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Front Line Assembly - Mechanical Soul


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This is not a nice looking cover – 'Mechanical Soul's artwork is reminiscent of their past aesthethic but somehow cheapend. The colour pallet is evocative of the game soundtrack 'Warmech' but the actual visual collage of elements harkens back to the 2000's. Front Line Assembly keeps repurposing itself with this latest, seventeenth album. But to what effect exactly and what purpose?

With the initial pulse of the opening track – Purge it appears that FLA is ready to recapture that energy but there's so much intrusive sampling and ambiance in the background that it quickly betrays just how uncertain the overall production of this album is. It's neither about Fulber's more recent interest in the languid atmospheres, apparent in the later New World, nor about the recognizable stomping of the heel against the dancefloor.
Leeb's voice guides the listener through the general monotony but this lack of commitment to melody and the overriding undertow of disparate cacophonies seems less about building a glitch-laden industrial album and more about just filling the silence.

It's confirmed elsewhere, too. Glass and Leather is harsh and sparse, comes close to igniting 'Mechanical Soul' but at over six minutes lacks a solid hook. That faint echo of big diva vocal that emerges from the distortion is interesting but FLA seems preoccupied with the needless disruption of the rhythm. On Unknown the beat and the flow have a curious house flavour but the song never commits, electronic fuzz is there to tie it with the rest of the production but does not serve the moment. In a dirty, grease on metal kind of way Rubber Tube Gag might be fleshy and erotic but that's just another tuck in a different direction without much lasting impact.

Not that they need it, but FLA yet again brings some big names to help sell the record. Dino Cazares' guitar riffing on Stifle is almost an afterthought though – this track is heavy and unwieldy, lacks the edge of 'Millenium' era material and the anger of Fear Factory's output. Jean-Luc de Meyer sings on Barbarians and it's spacious amidst deterministic percussion, probably the only immediately resonant track on all of the 'Mechanical Soul'. Why put a remix of Hatevol, a track from the previous album, on here at all? It shows how much denser this release is when compared to "Wake up the Coma', I suppose.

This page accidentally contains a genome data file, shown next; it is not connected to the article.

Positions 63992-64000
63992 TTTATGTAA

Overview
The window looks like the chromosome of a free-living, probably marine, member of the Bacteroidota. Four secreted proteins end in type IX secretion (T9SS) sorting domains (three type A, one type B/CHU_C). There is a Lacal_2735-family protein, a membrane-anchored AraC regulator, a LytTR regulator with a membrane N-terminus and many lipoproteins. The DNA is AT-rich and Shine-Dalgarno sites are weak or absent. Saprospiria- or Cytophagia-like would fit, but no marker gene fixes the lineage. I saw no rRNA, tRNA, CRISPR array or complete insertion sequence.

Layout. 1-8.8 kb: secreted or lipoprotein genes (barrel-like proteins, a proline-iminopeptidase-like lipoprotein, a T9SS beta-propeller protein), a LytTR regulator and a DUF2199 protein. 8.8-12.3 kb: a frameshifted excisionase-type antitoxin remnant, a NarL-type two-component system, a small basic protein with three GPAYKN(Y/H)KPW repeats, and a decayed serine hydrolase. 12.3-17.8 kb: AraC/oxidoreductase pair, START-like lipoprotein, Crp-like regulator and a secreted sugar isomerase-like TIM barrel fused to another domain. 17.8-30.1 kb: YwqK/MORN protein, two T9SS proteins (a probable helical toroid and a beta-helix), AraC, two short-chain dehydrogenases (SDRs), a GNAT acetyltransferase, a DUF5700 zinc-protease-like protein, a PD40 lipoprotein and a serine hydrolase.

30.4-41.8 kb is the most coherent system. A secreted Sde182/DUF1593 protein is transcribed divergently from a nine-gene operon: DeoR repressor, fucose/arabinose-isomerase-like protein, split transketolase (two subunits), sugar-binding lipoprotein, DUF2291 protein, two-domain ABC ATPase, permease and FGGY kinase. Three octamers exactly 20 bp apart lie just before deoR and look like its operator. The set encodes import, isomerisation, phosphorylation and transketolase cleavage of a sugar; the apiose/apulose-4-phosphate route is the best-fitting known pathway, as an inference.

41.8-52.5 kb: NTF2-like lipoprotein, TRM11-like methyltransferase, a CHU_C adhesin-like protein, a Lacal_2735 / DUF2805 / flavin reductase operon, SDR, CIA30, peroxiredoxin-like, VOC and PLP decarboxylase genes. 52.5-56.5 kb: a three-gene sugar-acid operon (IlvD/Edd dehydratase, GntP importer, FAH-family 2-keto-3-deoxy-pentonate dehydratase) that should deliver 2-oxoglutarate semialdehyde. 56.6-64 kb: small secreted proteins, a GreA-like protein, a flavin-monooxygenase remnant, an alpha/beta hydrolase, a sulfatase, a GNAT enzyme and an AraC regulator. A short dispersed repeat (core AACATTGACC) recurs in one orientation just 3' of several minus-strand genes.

It would be absolutely fine to expect this new record to sound dirtier, trembling with anxiety of clashing, corroded textures – the year past was ripe for reflection of this variety – but there is hardly a memorable moment here for the listener, a die hard fan or otherwise. Bill Leeb and Rhys Fulber are back, it's business as usual. 'Mechanical Soul' might sink in a bit more upon repeated listens but the impulse to return to it never materializes.

Tracklist:
  1. Purge
  2. Glass and Leather
  3. Unknown
  4. New World
  5. Rubber Tube Gag
  6. Stifle
  7. Alone
  8. Barbarians
  9. Komm, Stirbt Mit Mir
  10. Time Lapse
  11. Hatevol (Black Asteroid Mix)
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Translator: DamienG
Add date: 2021-01-10 / Music reviews


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